Natural Law and the US Supreme Court

I just read a fascinating article at Touchstone, "A journal of Mere Christianity," that asks why 5 of the 9 US Supreme Court Justices are Catholics, all appointed in the last 20 years, on a court that has been historically dominated by "Mainline" Protestants, including only 7 other Catholics in the last 200 years.
The reason for this that is offered: Catholic teachings on Natural Law are more acceptable to both "secularists" and "spiritualists," the two dominant schools of legal theory in our culture, than either group's ideology would be to the other. Catholic understandings of natural law are also consistent with American philosophical traditions: the Declaration of Indepence makes an argument based entirely upon natural law, "the laws of nature and nature's God," because this was the understanding shared by Deists and Calvinists the dominant schools of thought at that time. If the author (an Evangelical Protestant) is right (and I believe he may be), then this new trend toward a new emphasis upon natural law is a very good sign for our society.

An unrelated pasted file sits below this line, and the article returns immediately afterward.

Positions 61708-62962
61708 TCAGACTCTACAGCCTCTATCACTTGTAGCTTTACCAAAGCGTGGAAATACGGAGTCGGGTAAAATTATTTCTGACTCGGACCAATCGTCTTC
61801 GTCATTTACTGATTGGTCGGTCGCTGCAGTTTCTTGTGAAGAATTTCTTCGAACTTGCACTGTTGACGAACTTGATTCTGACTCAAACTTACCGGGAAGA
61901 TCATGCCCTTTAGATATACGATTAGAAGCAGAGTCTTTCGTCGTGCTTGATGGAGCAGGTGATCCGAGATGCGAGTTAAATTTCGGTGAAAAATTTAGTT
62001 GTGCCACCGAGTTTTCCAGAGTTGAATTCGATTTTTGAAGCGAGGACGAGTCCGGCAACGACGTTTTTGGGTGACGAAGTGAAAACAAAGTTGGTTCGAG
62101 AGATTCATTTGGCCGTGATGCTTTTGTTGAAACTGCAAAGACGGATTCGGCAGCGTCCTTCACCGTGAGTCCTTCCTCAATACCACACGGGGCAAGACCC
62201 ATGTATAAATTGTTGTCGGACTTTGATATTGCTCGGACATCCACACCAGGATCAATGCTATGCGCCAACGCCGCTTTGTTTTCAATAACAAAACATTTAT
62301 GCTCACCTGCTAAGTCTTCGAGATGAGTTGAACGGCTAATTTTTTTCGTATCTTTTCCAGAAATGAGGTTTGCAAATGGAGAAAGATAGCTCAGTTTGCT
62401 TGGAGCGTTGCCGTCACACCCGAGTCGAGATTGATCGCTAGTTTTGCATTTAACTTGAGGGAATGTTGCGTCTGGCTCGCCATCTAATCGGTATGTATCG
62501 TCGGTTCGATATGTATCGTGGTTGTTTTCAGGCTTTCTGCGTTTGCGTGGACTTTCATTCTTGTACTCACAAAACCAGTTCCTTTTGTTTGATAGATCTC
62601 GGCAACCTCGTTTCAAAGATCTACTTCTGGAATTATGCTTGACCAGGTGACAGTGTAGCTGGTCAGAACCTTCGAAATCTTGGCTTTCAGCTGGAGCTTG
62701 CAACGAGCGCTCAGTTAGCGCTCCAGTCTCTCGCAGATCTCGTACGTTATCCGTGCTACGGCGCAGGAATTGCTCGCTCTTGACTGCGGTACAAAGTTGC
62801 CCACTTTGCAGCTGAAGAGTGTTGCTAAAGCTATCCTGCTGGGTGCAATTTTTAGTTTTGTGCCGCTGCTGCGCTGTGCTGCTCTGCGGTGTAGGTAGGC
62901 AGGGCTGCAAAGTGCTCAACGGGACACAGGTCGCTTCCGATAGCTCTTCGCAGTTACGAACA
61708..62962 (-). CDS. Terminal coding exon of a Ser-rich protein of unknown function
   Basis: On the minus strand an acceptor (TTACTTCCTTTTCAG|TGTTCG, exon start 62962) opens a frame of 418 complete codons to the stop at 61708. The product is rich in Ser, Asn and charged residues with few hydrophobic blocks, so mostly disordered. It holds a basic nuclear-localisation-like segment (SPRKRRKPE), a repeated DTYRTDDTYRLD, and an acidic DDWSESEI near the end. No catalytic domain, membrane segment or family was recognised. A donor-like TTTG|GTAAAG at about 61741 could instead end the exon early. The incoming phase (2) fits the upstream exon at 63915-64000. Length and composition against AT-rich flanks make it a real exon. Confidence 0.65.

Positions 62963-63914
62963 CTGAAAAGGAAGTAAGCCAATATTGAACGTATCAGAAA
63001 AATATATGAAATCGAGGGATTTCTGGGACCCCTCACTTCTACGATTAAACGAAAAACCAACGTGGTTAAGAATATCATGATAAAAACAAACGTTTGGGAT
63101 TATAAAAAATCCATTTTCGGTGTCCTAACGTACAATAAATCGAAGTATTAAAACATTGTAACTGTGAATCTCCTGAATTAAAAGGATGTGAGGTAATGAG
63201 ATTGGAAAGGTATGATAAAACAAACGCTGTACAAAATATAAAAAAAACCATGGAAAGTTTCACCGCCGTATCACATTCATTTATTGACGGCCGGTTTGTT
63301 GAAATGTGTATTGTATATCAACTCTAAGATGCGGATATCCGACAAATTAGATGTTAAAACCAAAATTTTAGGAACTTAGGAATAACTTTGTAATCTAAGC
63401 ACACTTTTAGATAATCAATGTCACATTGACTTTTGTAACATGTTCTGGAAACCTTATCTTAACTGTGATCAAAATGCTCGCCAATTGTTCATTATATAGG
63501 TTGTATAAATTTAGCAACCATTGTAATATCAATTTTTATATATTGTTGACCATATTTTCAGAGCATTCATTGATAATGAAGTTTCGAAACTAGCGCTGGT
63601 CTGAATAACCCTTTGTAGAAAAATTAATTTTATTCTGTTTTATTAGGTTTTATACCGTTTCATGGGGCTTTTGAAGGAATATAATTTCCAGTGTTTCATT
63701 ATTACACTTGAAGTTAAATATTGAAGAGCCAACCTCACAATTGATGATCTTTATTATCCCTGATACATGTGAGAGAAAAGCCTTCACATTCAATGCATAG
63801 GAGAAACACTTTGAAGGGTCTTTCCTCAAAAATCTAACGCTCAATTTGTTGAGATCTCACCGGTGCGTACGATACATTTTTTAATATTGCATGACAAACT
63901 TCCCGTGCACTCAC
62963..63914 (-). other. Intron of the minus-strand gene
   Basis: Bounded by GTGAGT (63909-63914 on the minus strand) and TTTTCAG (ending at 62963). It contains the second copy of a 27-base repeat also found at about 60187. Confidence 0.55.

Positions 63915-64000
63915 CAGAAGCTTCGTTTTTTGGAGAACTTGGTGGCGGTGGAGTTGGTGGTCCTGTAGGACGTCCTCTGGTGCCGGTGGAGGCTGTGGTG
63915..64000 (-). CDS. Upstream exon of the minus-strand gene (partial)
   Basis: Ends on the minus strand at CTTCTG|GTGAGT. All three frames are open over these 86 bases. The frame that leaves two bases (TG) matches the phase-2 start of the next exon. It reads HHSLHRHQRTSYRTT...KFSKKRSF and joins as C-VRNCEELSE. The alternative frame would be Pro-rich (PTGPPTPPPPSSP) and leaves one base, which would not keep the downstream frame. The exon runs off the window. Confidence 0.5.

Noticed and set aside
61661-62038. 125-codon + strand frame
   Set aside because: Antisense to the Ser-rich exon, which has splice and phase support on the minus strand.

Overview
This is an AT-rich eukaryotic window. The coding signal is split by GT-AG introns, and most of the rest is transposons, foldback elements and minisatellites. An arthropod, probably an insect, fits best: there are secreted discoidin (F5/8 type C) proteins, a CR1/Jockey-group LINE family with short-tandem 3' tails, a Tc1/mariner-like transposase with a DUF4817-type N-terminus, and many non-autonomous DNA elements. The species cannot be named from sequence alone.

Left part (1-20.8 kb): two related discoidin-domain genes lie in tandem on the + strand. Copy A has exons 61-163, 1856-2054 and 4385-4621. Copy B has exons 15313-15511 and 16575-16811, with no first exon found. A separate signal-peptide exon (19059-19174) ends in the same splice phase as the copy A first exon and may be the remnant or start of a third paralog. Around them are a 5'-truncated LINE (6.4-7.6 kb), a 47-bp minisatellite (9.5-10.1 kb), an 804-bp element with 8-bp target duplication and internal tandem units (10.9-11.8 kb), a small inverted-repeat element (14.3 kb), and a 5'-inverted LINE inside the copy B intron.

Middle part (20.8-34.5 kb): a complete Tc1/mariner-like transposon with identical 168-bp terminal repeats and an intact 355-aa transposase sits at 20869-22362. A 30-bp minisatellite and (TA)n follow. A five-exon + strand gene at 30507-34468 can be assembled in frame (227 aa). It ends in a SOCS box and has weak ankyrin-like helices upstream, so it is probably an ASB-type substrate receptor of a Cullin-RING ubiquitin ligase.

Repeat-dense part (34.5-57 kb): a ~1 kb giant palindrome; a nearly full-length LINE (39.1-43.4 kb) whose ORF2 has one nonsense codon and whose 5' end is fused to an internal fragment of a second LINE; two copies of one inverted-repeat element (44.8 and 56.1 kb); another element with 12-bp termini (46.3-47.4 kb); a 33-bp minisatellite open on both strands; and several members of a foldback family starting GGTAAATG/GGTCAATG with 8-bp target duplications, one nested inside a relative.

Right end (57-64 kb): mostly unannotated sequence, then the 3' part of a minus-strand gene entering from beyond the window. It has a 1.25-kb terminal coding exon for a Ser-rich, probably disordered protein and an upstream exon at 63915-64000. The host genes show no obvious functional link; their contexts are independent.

Natural law assumes a theistic basis for national morality and principles of justice. The only basis available to a secular democracy is the fickle will of the majority. The majority-will defines what is right and wrong for such a nation. All laws would be "just" in a God-less democracy, so long as they were legitimately the will of the majority. But history demonstrates that the majority can be wrong, as in Nazi Germany for example. There must be a higher standard.



Blogger Steve Heyduck said...

Great post - very enlightening, thanks

4:50 PM, July 22, 2006  

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